I'll divert ever so briefly from moths to show the composite picture above, and to encourage you, whatever your age, in my belief that rowing is every bit as enjoyable and interesting as is the study of moths. In wildlife terms, you get a wonderful vantage point for watching the world when afloat.
|Top left, clockwise: Nut-tree Tussock, Powdered Quaker, strange beast, Hebrew Character. The moths are respectively 1st, 24th and 3rd in frequency in the excellent Hants Moths Flying Tonight list online|
Back to moths. It was a chilly night and I was not expecting anything too exciting, but it was good to have the three agreeable visitors shown above, plus a strange beastie from the fly-type of insect, shown above. Talking of flies, we have the hideous Blandford Fly back here for its annual six-week rampage. A truly nasty little black fly with a horrible bite, it is one of the few serpents in our Paradise.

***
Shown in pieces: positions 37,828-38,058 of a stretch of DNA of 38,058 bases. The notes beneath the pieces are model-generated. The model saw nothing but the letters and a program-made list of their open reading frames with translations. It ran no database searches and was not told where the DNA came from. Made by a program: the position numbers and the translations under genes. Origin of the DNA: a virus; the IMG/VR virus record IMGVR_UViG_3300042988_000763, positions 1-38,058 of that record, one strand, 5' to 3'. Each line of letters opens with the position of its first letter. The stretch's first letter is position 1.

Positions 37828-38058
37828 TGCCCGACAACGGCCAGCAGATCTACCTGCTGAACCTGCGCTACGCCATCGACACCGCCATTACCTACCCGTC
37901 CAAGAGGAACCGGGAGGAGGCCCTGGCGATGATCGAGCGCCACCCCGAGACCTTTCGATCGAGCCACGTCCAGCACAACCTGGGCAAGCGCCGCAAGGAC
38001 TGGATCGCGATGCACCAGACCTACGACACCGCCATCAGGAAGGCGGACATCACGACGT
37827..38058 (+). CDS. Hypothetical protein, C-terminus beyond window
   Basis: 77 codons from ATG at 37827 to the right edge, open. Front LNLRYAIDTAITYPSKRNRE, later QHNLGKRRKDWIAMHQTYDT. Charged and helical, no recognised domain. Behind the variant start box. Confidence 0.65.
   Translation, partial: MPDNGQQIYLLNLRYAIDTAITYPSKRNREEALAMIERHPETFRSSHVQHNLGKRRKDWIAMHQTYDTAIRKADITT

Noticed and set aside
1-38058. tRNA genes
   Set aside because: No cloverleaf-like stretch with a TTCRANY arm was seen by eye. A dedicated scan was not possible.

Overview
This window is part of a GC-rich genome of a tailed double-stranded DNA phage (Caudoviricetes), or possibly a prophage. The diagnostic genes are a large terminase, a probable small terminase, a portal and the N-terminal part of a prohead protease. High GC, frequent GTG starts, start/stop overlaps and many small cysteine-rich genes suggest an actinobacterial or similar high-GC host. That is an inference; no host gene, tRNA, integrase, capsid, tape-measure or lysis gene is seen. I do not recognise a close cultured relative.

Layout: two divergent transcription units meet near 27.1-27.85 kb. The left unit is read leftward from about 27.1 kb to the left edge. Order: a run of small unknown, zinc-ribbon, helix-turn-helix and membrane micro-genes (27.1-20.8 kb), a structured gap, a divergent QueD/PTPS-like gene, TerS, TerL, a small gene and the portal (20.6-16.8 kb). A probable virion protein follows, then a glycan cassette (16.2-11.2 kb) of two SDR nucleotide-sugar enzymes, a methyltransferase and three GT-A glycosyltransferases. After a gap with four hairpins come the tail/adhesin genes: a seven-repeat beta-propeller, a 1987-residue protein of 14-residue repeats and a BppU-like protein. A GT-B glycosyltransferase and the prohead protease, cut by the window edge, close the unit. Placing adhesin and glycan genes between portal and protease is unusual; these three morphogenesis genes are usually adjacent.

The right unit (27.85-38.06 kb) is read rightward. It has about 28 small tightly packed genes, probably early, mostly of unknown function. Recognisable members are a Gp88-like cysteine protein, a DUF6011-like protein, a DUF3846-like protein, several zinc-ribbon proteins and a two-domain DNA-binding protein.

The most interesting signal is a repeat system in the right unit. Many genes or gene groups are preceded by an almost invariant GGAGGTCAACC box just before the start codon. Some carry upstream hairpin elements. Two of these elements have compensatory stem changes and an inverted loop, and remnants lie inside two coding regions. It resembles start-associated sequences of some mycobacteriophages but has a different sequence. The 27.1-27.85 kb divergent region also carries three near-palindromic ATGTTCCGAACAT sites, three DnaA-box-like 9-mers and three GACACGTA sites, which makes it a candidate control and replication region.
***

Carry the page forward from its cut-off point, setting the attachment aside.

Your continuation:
I am very pleased with my lovely clean eggboxes, mostly kindly donated by neighbours. Alas, because of moths' habit of creeping into the cones and crevices, they will all be bent and battered soon by my struggles to get good photos.
Update: the inestimable Dave Wilton of the invaluable Upper Thames Moths blog, tells me that the strange beastie "appears to be a midge of the non-biting variety (hooray for that) from the family Chironomidae, of which there are a lot around at the moment." He adds: "It would need a fly expert to get any further than that, if indeed it is possible at all, just from a photo. I see there are 600+ species to choose from."
And that's 599 too many for me.